International Forum on Recent Developments of CCS Implementation – Kyra Sedransk Campbell

This blog wass written by Kyra Sedransk Campbell, a UKCCSRC ECR member from Imperial College London, who received funding from the UKCCSRC ECR Meeting Fund to attend the International Forum on Recent Developments of CCS Implementation Leading the Way to a Low-Carbon Future which took place in Athens, March 2015.

The International Forum on Recent Developments of CCS Implementation was held over two days in Athens supporting both CO2Quest and IoLiCAP. The schedule was packed full of four plenary lectures, 32 presentations, and 13 posters with topics ranging across the field of carbon capture. In addition to the structured meeting, there was the opportunity to have interesting and thought-provoking discussions throughout.

This first day started off with topics on the transport and safety concerns in which a wide variety of issues were considered. This included a presentation by Stephanie Foltran where she demonstrated novel work on the reduction of water solubility in carbon dioxide with the inclusion of nitrogen. This introduces a particularly important finding in reducing safety concerns associated with CO2 transport. In a second session on  transport the following day, the breadth of concerns were highlighted including corrosion on mild steel in the use of ionic liquids. This presentation by Igor Molchan showed that ionic liquids can prove problematic in corrosion of steel but the addition of 500 ppm of sodium molybdate proved a sufficient inhibitor for short timescales tested. Such studies are important given that corrosion remains one of the most significant concerns in carbon capture implementation due to the financial and safety implications.

Both days included interesting sessions covering both the advancements and limitations of capture technologies. On Thursday, this session featured firstly a thoughtful presentation given by Peter Schultz entitled ‘CO2 Capture by Novel Supported Ionic Liquid Phase Materials Consisting of Silica Encapsulated Chitosan Ionogels.’ Interestingly, this work highlighted an alternative preparation method using inverse supported ionic liquid phase systems. Such process developments are necessary in promoting the feasibility of alternative carbon capture techniques. This was followed by another interesting approach presented by Antonio Salituro on the use of polyethyleneimine (PEI) impregnation of activated carbons. This method demonstrates that modification of activated carbon with PEI has significant capacity for CO2 capture, potentially in a packed bed reactor system. Such diversity in current capture techniques highlights that the breadth of possibilities still under consideration for future implementation.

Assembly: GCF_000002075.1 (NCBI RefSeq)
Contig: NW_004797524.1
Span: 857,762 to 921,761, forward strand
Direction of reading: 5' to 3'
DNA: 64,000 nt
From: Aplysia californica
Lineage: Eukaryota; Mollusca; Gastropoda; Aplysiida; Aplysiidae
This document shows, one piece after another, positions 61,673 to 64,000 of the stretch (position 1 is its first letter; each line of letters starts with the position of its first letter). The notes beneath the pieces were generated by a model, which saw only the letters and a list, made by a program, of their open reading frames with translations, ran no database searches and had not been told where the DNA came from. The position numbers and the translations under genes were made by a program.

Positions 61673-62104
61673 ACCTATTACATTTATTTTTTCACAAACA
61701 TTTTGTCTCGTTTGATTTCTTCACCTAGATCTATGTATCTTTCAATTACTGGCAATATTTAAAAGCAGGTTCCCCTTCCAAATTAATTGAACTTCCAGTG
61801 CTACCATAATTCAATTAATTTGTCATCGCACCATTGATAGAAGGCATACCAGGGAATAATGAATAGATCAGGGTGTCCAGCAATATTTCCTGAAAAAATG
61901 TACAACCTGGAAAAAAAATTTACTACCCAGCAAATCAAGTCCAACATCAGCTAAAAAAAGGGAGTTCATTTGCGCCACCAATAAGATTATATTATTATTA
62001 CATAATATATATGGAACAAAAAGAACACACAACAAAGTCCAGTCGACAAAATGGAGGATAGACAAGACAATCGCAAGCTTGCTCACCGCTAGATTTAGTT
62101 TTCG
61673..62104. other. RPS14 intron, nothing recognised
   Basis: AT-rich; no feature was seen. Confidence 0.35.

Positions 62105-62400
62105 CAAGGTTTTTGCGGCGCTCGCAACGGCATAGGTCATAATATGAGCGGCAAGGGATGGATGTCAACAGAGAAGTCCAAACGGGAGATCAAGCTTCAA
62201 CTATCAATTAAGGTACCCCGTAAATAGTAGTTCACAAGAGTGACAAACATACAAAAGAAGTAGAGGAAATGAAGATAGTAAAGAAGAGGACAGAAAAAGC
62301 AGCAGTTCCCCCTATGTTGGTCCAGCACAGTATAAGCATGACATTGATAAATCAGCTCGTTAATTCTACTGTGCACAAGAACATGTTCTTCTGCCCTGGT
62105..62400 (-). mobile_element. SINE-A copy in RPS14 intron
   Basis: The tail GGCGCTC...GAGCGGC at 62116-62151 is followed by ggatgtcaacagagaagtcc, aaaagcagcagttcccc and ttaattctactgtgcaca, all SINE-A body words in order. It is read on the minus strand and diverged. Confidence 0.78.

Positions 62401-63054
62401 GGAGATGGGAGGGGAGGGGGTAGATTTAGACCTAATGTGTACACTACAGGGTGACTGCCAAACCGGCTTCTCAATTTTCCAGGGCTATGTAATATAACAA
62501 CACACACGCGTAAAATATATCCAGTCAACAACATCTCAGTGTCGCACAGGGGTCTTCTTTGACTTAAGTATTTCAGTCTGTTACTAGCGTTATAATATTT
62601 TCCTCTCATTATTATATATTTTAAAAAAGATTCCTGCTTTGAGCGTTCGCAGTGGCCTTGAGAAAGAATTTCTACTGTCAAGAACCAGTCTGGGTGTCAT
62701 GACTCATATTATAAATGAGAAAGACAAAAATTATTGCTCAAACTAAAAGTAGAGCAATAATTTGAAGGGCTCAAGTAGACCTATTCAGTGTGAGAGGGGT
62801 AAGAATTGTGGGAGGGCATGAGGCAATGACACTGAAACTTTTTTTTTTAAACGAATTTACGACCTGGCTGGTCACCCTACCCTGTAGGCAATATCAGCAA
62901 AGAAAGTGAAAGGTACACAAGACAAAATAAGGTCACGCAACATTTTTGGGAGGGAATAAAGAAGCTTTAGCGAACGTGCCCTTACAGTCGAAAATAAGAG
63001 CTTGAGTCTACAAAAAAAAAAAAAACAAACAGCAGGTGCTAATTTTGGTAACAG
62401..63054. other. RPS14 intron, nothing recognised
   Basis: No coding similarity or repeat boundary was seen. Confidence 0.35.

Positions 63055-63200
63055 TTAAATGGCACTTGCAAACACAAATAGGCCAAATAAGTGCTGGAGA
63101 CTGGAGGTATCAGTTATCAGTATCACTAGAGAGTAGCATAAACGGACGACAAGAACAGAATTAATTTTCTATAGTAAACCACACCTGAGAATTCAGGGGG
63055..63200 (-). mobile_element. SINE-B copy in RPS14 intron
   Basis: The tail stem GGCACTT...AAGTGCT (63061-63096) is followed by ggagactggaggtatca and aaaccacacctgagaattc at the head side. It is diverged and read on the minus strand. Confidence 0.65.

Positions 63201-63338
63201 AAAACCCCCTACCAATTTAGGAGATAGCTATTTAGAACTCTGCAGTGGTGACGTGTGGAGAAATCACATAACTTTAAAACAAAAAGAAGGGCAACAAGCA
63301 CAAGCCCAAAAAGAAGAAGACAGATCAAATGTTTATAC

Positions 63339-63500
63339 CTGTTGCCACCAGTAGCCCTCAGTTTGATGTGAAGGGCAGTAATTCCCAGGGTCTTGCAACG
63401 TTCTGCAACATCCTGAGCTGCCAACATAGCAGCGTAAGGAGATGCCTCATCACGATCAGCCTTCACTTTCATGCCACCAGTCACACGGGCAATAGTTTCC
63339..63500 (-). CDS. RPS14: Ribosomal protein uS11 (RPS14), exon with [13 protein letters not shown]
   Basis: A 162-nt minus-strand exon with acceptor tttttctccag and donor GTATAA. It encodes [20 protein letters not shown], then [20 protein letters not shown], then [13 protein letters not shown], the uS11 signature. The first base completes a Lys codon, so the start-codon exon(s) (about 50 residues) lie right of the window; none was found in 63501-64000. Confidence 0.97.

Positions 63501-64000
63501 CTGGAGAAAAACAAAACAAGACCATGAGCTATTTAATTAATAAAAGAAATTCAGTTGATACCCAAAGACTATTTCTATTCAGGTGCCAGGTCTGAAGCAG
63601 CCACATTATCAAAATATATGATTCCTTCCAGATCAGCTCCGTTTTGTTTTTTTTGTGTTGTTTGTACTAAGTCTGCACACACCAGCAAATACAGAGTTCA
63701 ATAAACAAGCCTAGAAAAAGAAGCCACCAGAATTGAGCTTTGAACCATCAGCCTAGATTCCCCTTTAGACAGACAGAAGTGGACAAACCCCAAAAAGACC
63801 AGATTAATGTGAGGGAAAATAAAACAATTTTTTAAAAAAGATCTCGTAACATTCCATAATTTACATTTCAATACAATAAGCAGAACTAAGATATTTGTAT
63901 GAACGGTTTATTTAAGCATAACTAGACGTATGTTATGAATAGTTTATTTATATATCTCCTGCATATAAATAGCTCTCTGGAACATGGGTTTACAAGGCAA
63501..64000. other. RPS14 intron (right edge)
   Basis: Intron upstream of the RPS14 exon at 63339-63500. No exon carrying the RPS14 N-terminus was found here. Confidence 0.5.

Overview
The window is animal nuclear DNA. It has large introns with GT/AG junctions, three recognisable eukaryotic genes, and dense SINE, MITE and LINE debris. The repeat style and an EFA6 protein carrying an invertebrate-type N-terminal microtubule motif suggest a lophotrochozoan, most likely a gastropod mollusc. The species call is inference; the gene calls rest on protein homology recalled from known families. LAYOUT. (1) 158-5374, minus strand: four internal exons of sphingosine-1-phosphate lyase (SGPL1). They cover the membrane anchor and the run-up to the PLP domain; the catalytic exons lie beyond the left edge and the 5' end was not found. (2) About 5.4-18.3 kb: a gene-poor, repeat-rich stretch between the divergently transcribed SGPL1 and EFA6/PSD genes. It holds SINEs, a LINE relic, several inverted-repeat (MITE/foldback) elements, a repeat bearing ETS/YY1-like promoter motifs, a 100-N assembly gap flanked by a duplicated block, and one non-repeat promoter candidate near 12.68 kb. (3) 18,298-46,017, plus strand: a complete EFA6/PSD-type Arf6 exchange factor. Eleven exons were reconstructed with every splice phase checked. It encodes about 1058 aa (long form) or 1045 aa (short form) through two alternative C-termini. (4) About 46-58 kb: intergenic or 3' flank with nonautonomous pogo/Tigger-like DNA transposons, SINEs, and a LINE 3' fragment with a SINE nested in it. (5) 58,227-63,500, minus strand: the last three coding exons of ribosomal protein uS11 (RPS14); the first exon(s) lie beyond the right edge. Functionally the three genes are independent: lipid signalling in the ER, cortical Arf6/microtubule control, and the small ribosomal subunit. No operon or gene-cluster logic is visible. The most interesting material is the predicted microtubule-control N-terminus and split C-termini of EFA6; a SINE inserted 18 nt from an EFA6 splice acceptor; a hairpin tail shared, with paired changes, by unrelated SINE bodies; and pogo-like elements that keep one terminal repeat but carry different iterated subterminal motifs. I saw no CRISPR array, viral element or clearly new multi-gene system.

The developments in capture continued on Friday. This included three presentations focused on ionic liquids and their improvement and operation. In the presentation made by Boyan Iliev, he demonstrated that the ease in synthesis of a wide variety of ionic liquids; importantly, many can also be achieved on a large scale and often with flow techniques. As with the previous presentations discussed, developments for ‘scaling-up’ in the carbon capture process are a critical hurdle if the technique is to be deployed industrially.

In addition to the presentations, the poster presentations were very successful with constant dynamic discussions amongst conference participants during the session breaks. The conference featured a wonderful dinner at the conference hotel on Thursday night. The success of the dinner was evident with many of the delegates lingered well beyond dinner engrossed in conversation. The organizing committee should be commended for developing a very full and thought-provoking two days on the future implementation of carbon capture technologies.